Bristol Covid mutation identified as 'variant of concern' as new Liverpool variant is investigated
ITV News Political Correspondent Carl Dinnen has more on the restrictions in place to limit the spread of variants - and how long the measures will be with us
Two new homegrown variants of Covid-19 have been identified in the UK, both containing a mutation found on the Brazilian and South African strains.
One of the new variants, first identified in Bristol, has been designated a "variant of concern", by the New and Emerging Respiratory Virus Threats Advisory Group (NERVTAG).
The other, first identified in Liverpool, has been designated as a "variant under investigation" by the group.
Public Health England has a "high degree of confidence that the vaccines will work against variants", including the Bristol variant of concern.
Some 76 cases of the two new strains have been found so far in the UK.
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Of the fast-spreading Kent variant, there are now 51,550 cases, with an additional 8,116 since the previous update five days ago.
There are at least 170 cases of the South African variant in the UK, including 18 that are not linked to travel, with an increase of 19 since the last update on February 4.
Dr Susan Hopkins, from Public Health England, said: "To date we have identified 170 cases and 18 of these are unlinked to travel, and that means that they neither travelled abroad themselves or a direct contact with an individual that has travelled."
Of the Brazilian variant, 24 cases have so far been identified.
There had been concerned earlier in the week that the Oxford/AstraZeneca vaccine was less effective at stopping people becoming mildly ill from the South African variant.
The study into the mutation known as E484K involved some 2,000 people, most of whom were young and healthy.
Oxford vaccine lead researcher Professor Sarah Gilbert said that the current vaccines “have a reduction in efficacy against some of the variant viruses.”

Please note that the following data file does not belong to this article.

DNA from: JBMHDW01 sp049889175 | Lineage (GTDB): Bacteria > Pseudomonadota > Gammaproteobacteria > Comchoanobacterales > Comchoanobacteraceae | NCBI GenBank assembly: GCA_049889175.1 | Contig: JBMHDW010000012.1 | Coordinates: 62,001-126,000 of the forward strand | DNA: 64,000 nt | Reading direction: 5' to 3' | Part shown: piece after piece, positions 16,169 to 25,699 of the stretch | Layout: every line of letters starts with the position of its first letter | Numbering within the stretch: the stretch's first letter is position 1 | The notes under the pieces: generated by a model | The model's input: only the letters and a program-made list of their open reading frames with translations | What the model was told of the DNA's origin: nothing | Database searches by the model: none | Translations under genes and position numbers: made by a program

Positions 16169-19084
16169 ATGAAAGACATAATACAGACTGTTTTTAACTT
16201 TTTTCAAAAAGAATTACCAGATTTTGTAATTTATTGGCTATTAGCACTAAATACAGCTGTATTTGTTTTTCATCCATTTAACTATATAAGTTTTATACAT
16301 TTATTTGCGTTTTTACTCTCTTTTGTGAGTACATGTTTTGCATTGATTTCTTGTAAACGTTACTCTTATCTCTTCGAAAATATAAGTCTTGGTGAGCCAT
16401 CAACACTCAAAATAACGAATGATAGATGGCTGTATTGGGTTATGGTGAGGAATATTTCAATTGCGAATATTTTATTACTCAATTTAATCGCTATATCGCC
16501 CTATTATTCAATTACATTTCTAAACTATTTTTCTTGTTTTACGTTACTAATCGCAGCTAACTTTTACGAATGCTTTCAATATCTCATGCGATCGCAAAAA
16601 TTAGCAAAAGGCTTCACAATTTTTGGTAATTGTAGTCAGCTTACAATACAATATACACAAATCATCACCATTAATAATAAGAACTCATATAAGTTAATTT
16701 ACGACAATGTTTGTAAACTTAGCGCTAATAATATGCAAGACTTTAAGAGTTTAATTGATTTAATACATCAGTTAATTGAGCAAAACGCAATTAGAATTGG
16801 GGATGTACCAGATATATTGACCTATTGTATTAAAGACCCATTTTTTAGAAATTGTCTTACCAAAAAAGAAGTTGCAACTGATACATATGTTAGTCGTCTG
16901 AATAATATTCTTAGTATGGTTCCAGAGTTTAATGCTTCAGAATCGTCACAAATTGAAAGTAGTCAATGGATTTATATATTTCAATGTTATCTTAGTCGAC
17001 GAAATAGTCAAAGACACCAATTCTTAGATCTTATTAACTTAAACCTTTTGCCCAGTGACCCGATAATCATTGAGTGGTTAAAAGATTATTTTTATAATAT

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She added: “What that is looking like is that we may not be reducing the total number of cases but there’s still protection in that case against deaths, hospitalisations and severe disease.”
Prime Minister Boris Johnson sought to reassure the public, saying he is "very confident in all the vaccines that we're using" because they all protect against severe illness and death.
The UK is still keen to block the arrival of foreign variants, and on Tuesday announced a tightening of border controls to reduce the risk of a new strain being brought to the UK and interfering with the vaccine rollout.
While the government wants to block further arrivals of foreign variants to the UK, Deputy Chief Medical Officer Jonathan Van-Tam says it's unlikely the South African strain will become the dominant in the coming months because it does not enjoy "transmissibility advantage" over other variants.
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It's been reported that a third 'top-up' dose of coronavirus vaccine may be necessary in the future if variants mutate to escape current vaccines.
In a drive to vaccinate the four groups most vulnerable to coronavirus, over-70s who have not yet been offered a Covid jab are being encouraged to contact the NHS to arrange an appointment.
It comes with the government just days away from saying whether or not it has met its target for offering all people in the top four priority groups a Covid jab before the middle of February.
The latest figures show 12,646,486 people have been given a first dose of a vaccine.
Health Secretary Matt Hancock said that means 91% of over-80s and and 93% of eligible care home residents have had their first dose of the vaccine, 95% of those aged 75-79, and almost three quarters of those aged 70-74.